France destroys over 500 kilos of ivory

Authorities in the southern French city of Nice on Wednesday destroyed more than 500 kilogrammes of ivory as part of the international campaign to end elephant poaching, the International Fund for Animal Welfare (IFAW) announced.

France destroys over 500 kilos of ivory
Illustration photo: AFP
Most of the so-called “white gold”, which comes from elephant tusks, was seized by the authorities during auctions or online sales, but 100 of the 563  kilogrammes (1,241 pounds) crushed came from members of the public responding to IFAW's “ivory surrender” campaign.
France banned all sales of elephant ivory and rhinoceros horn in 2016.
“France is sending a strong signal to the world about combatting the illegal trade in endangered species,” said Francoise Taheri, a senior official for the southern Alpes-Maritime region where Nice is situated. 
The operation was the third of its kind in France in four years and brings the total amount of ivory destroyed to over a metric tonne.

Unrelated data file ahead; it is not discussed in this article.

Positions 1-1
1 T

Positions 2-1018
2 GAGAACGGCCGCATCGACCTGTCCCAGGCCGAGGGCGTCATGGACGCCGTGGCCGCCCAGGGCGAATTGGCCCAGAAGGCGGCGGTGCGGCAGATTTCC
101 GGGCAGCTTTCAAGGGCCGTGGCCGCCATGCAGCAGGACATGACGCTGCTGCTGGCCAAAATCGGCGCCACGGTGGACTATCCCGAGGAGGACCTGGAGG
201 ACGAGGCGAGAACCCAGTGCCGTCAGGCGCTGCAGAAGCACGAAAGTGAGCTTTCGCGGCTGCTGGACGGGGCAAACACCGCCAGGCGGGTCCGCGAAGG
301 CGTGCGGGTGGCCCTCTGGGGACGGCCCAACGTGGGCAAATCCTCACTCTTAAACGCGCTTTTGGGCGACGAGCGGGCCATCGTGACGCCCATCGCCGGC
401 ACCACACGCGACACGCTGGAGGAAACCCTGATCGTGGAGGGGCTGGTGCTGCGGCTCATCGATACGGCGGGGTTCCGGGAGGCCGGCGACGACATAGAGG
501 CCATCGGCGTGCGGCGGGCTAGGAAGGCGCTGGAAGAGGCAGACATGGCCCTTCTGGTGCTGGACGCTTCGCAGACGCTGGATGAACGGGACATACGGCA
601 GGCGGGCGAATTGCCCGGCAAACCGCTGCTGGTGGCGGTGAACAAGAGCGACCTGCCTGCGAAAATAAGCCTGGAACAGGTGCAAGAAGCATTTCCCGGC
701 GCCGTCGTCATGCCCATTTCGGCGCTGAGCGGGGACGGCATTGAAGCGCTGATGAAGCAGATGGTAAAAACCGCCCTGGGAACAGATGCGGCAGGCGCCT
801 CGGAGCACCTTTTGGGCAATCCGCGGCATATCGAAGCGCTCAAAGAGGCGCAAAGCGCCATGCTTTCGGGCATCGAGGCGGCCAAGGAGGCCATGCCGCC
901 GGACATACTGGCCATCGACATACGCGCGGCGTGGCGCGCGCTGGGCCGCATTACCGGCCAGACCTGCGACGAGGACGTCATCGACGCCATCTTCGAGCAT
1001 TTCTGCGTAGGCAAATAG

The ivory trade has been banned worldwide since 1989 but the ban does not cover sales of ivory obtained before then.

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Halal meat sold in France can’t be called organic, EU rules

Halal meat from animals slaughtered by religious ritual without having first been stunned cannot be labelled organic, on animal welfare grounds, a top European Union court ruled Tuesday.

Halal meat sold in France can’t be called organic, EU rules
Photo: AFP

The way the meat is slaughtered “fails to observe the highest animal welfare standards”, said the Court of Justice of the European Union (CJEU).

The case came to the court after the OABA, a French association promoting animal welfare in abattoirs, urged the agriculture ministry to ban the labelling of such meat as organic.

French courts initially dismissed the OABA's case before passing it up to the CJEU for a definitive ruling.

“The Court recalls that scientific studies have shown that pre-stunning is the technique that compromises animal welfare the least at the time of killing,” said an CJEU statement Tuesday.

Producers have to meet the highest animal welfare standards to qualify for the EU's organic label, the court noted.

So while the ritual slaughter of animals was allowed on grounds of religious freedom, if they were not first stunned then that did not meet the highest animal welfare standards.

The meat from such animals could not then qualify as organic.

The case will now go back to the Court of Appeal in Versailles, France, for a definitive ruling. 

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